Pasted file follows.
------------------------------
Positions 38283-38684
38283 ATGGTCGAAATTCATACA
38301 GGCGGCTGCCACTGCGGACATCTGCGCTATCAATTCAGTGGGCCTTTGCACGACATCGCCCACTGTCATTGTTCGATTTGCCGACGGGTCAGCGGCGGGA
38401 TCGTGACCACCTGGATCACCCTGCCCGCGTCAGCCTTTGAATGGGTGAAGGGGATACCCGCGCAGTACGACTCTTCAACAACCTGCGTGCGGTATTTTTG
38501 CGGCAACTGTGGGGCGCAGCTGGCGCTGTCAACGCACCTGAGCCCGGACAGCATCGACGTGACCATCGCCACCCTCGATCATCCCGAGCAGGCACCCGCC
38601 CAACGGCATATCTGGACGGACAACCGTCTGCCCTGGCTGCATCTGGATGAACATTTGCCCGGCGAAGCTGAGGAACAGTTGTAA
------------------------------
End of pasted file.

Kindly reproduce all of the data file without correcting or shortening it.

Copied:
Positions 38283-38684
38283 ATGGTCGAAATTCATACA
38301 GGCGGCTGCCACTGCGGACATCTGCGCTATCAATTCAGTGGGCCTTTGCACGACATCGCCCACTGTCATTGTTCGATTTGCCGACGGGTCAGCGGCGGGA
38401 TCGTGACCACCTGGATCACCCTGCCCGCGTCAGCCTTTGAATGGGTGAAGGGGATACCCGCGCAGTACGACTCTTCAACAACCTGCGTGCGGTATTTTTG
38501 CGGCAACTGTGGGGCGCAGCTGGCGCTGTCAACGCACCTGAGCCCGGACAGCATCGACGTGACCATCGCCACCCTCGATCATCCCGAGCAGGCACCCGCC
38601 CAACGGCATATCTGGACGGACAACCGTCTGCCCTGGCTGCATCTGGATGAACATTTGCCCGGCGAAGCTGAGGAACAGTTGTAA